Prospects for utilizing geothermal energy for power generation in Sri Lanka
This recent article on geothermal energy potential for Sri Lanka takes the stand that the country should make a strong commitment to develop these geothermal resources.
Having heard about the interest of Sri Lanka to utilize its geothermal resources before, this article caught my attention. Written by Dr. H.A. Dharmagunawardhane, aSenior Lecturer in Hydrogeology & Applied Geophysics, Department of Geology, University of Peradeniya, the article makes a case for developing geothermal resources in the country. For the complete article and a picture on thermal springs in the country, see link provided for below.
The article talks about the hidden geothermal resources of the country and that “The country’s potential for hydro-electric power generation has already been largely exploited, but what of the hidden geothermal energy in the subsurface in the areas of the 10 hot-water springs which so far have only been used for bathing due to their medicinal and healing properties including the therapeutic power for skin conditions and rheumatic arthritis?
Medicinal bathing is popular at the Mahapelessa spring.in the subsurface in the areas of the 10 hot-water springs which so far have only been used for bathing due to their medicinal and healing properties including the therapeutic power for skin conditions and rheumatic arthritis? Medicinal bathing is popular at the Mahapelessa spring.
These hot water or thermal springs along a narrow belt running from Hambantota to Trincomalee occur within the boundary of two main geological units — Highland and Vijayan complexes. These springs are surface manifestations of subsurface hidden heat (energy) sources such as huge bodies of ‘hot dry rocks’, ‘deeply extending fracture zones’ or concealed magma chambers’.
However, since Sri Lanka is not in an active volcanic or tectonic region of the earth crust, magma chambers can be ruled out.
The temperatures of the thermal springs range from 350 to 610 Celsius (I assume the author means 35-61 degrees Celsius) and only limited preliminary scientific studies have been carried out so far, while no detailed geological studies, geophysical exploration and test-drilling have been conducted.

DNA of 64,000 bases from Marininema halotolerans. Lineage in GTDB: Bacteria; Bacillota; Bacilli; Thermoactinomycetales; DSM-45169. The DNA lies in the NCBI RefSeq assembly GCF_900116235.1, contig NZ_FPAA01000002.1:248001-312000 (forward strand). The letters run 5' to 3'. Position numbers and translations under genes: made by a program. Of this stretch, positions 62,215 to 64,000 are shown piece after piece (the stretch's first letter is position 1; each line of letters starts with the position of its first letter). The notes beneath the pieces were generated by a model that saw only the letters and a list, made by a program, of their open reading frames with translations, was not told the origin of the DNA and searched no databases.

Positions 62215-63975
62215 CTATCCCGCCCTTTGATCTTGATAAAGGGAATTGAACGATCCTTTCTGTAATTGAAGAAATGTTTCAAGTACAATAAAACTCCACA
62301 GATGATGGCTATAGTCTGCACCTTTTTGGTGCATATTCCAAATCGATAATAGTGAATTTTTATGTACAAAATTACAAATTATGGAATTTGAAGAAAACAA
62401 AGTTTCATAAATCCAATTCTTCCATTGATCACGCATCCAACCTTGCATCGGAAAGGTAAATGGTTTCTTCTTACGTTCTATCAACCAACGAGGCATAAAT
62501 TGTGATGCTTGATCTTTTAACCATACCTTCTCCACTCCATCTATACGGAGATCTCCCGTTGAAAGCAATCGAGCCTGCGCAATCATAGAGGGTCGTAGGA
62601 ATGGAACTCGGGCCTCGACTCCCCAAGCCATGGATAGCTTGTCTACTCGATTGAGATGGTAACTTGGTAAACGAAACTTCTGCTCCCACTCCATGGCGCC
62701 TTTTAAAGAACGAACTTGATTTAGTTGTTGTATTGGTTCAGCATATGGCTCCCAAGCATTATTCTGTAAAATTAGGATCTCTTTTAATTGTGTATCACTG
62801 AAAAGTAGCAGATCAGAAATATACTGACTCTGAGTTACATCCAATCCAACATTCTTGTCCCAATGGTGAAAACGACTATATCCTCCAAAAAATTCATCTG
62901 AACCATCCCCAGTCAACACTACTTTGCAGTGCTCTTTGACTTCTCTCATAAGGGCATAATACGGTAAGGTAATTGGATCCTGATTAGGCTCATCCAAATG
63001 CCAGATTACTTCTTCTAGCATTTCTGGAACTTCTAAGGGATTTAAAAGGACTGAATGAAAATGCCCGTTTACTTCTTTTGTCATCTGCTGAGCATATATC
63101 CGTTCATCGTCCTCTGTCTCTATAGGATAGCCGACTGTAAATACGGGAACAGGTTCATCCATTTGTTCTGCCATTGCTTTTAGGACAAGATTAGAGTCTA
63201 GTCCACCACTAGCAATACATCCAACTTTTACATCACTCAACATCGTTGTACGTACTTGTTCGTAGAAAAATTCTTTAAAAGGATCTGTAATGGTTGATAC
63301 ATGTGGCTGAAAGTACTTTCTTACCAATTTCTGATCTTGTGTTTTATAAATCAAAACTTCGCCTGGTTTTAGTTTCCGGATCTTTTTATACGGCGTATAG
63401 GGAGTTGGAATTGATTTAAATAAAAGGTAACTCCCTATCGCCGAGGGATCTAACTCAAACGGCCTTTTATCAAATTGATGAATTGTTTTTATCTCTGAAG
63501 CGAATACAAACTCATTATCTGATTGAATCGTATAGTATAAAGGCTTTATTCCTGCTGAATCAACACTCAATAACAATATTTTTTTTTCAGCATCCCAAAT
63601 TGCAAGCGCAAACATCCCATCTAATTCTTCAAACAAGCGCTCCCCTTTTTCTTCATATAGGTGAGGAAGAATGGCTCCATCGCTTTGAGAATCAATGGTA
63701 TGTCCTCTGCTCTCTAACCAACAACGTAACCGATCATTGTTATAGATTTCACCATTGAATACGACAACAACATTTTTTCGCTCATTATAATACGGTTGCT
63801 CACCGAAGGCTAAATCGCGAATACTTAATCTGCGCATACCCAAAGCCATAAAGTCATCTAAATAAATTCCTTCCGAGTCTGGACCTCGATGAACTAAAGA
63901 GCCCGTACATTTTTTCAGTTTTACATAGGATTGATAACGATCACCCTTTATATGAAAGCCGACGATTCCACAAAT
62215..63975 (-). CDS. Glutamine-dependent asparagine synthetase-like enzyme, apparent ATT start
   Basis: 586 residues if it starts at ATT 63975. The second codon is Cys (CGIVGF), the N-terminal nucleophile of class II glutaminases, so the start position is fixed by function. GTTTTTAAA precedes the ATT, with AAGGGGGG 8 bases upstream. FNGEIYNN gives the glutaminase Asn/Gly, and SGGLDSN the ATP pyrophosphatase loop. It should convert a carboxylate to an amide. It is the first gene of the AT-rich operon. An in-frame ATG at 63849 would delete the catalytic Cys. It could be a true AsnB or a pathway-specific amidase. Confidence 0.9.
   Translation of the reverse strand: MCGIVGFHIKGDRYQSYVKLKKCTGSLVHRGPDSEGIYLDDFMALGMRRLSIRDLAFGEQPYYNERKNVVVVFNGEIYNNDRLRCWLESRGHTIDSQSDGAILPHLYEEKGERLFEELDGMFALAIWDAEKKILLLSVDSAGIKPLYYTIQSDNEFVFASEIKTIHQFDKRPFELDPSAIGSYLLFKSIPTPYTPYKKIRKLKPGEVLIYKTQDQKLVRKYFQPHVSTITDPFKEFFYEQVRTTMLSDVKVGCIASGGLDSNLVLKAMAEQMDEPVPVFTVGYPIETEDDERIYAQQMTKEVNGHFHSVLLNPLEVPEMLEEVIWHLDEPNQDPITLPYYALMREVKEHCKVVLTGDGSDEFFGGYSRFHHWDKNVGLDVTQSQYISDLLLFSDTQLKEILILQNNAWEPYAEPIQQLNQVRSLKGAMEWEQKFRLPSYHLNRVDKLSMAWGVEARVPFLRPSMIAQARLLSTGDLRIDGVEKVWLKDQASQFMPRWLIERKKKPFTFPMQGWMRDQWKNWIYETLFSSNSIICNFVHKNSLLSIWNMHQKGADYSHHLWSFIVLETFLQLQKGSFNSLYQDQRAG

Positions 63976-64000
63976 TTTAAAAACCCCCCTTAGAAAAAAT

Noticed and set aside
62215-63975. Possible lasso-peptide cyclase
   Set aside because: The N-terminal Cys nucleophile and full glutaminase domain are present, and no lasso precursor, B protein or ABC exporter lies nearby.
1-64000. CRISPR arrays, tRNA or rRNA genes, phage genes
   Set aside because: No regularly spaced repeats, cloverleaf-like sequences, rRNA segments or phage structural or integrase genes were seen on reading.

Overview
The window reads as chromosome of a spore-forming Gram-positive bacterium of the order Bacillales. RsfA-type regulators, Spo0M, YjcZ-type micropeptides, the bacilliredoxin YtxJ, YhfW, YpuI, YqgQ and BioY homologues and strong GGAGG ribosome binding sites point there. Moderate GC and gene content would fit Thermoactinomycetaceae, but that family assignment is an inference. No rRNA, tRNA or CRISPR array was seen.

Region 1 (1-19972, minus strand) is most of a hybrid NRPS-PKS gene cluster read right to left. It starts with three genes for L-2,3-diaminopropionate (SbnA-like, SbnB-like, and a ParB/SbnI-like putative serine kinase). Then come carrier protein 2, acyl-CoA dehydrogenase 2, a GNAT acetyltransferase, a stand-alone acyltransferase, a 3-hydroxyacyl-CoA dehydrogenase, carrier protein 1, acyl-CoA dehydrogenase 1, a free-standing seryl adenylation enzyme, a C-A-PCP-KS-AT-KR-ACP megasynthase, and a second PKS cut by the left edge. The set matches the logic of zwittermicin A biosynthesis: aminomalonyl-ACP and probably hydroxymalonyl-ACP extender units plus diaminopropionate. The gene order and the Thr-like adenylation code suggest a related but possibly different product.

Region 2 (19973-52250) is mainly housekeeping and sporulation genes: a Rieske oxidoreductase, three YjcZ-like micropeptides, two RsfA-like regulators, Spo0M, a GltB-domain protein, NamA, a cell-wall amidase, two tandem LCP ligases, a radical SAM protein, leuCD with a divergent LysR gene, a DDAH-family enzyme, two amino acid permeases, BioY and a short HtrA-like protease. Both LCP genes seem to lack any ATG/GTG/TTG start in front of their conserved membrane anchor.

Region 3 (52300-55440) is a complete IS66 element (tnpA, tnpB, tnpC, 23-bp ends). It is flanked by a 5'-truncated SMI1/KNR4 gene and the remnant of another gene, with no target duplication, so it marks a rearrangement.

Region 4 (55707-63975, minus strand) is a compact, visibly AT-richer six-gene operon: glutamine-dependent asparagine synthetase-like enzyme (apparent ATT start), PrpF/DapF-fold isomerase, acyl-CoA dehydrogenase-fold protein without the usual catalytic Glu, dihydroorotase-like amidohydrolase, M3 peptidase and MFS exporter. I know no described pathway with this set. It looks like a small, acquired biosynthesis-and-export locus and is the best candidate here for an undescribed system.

Prospects of low to medium temperature geothermal resources can be spread over the thermal-springs belt in Sri Lanka. There is also potential for direct-use applications in the food processing, fruit drying, refrigeration, fish hatchery and farming, recreation and tourism spheres.
Geothermal energy is not dependent on the weather unlike solar, wind or hydro power. Therefore, potential geothermal energy reserves in the country could probably provide (if not fully) at least part of the electricity requirements.
However, to develop the potential geothermal prospects for industrial exploitation, systematic geological, geochemical and geophysical techniques are required to locate and delineate shallow producing geothermal fields. Such work will pinpoint with accuracy the particular depths of hot-water reservoirs for drilling exploratory investigation boreholes.
A major exploration effort is needed to characterize geothermal reservoirs and prepare an inventory of potential geothermal areas for further development.
As this is one of the most environmentally clean and friendly sustainable renewable energy sources, Sri Lanka may also be able to get financing under the Clean Development Mechanism (CDM) promoted by the Kyoto Protocol, which encourages developed countries to invest in renewable energy projects in developing countries. The greenhouse gas credits created by geothermal power plants could be sold on global markets to bring extra cash revenues.”
The author then concludes that “Sri Lanka, therefore, should make a strong commitment to develop these geothermal resources.”
Source: The Sri Lanka Sunday Times